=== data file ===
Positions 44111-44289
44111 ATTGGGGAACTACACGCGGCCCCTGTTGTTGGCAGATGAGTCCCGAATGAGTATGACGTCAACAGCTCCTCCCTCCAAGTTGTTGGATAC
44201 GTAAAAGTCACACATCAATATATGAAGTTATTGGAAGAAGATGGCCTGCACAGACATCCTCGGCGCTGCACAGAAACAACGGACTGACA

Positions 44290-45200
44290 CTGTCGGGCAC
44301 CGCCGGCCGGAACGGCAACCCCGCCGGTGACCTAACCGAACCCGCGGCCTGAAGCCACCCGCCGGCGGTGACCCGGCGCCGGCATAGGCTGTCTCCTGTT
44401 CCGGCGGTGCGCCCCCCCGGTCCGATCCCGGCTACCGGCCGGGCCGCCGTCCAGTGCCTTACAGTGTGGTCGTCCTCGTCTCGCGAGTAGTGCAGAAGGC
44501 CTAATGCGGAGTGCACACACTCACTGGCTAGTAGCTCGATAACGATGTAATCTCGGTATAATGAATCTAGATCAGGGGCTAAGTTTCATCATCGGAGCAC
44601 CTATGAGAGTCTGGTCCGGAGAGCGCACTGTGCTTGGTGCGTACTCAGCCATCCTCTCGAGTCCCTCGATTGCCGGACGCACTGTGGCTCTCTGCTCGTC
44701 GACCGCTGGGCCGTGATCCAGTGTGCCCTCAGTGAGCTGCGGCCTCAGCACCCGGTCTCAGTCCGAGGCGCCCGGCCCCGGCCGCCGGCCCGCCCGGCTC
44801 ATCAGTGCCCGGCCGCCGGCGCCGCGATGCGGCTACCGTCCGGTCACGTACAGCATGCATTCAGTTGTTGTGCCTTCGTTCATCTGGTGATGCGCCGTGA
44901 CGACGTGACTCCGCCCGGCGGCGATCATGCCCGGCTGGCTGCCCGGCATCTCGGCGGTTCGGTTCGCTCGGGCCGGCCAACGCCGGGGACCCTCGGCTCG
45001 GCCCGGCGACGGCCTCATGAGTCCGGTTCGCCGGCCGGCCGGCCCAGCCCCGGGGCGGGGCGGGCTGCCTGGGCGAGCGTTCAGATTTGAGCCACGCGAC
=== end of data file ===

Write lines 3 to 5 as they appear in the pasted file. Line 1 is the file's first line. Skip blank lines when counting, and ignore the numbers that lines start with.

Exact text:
44201 GTAAAAGTCACACATCAATATATGAAGTTATTGGAAGAAGATGGCCTGCACAGACATCCTCGGCGCTGCACAGAAACAACGGACTGACA

Positions 44290-45200
44290 CTGTCGGGCAC